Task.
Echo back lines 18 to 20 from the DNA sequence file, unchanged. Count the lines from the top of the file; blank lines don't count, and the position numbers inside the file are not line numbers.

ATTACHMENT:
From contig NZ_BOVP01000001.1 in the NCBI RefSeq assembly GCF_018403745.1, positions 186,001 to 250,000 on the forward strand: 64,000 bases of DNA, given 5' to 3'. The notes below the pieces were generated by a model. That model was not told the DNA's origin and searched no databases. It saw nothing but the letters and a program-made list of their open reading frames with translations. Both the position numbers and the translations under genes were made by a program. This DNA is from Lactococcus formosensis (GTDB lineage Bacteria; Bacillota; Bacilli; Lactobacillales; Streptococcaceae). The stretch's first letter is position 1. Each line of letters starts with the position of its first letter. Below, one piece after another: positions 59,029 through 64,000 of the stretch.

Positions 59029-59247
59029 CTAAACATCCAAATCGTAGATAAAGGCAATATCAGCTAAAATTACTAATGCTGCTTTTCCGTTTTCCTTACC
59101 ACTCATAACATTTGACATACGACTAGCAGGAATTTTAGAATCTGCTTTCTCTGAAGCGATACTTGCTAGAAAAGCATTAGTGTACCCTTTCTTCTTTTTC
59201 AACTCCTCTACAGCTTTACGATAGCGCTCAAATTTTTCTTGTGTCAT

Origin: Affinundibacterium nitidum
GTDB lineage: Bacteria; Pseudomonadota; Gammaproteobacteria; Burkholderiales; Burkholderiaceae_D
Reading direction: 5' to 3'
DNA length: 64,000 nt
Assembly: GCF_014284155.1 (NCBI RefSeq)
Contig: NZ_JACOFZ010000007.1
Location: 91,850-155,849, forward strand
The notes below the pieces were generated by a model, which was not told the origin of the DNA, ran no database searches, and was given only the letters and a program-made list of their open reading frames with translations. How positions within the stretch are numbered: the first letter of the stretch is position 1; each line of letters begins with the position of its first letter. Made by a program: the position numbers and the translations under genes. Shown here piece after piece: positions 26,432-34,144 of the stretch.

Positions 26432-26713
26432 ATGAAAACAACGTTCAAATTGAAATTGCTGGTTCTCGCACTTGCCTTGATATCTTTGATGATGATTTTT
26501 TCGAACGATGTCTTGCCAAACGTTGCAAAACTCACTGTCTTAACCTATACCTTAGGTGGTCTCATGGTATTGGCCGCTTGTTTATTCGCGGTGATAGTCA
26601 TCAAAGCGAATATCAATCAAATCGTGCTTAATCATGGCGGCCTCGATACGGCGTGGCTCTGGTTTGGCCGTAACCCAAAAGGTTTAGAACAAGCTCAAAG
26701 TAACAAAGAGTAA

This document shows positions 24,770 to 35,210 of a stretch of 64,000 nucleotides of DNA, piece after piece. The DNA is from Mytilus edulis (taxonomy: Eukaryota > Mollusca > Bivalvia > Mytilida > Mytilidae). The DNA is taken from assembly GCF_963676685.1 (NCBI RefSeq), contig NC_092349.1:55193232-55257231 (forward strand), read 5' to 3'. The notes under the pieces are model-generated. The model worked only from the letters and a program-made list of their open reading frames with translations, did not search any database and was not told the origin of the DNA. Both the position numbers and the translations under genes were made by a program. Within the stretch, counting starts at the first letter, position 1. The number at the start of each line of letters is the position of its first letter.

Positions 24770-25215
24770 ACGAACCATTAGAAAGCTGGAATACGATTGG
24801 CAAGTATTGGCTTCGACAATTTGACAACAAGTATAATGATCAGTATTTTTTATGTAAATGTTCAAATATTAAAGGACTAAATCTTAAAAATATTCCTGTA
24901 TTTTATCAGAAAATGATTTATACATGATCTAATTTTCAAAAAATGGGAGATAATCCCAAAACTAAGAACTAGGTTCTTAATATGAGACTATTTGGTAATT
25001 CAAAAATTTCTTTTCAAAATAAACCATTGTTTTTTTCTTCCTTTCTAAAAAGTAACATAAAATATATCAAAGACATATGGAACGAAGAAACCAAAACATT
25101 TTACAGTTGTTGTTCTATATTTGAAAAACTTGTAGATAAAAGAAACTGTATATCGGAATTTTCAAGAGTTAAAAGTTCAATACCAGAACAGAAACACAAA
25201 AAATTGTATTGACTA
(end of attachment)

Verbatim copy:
26701 TAACAAAGAGTAA

This document shows positions 24,770 to 35,210 of a stretch of 64,000 nucleotides of DNA, piece after piece. The DNA is from Mytilus edulis (taxonomy: Eukaryota > Mollusca > Bivalvia > Mytilida > Mytilidae). The DNA is taken from assembly GCF_963676685.1 (NCBI RefSeq), contig NC_092349.1:55193232-55257231 (forward strand), read 5' to 3'. The notes under the pieces are model-generated. The model worked only from the letters and a program-made list of their open reading frames with translations, did not search any database and was not told the origin of the DNA. Both the position numbers and the translations under genes were made by a program. Within the stretch, counting starts at the first letter, position 1. The number at the start of each line of letters is the position of its first letter.

Positions 24770-25215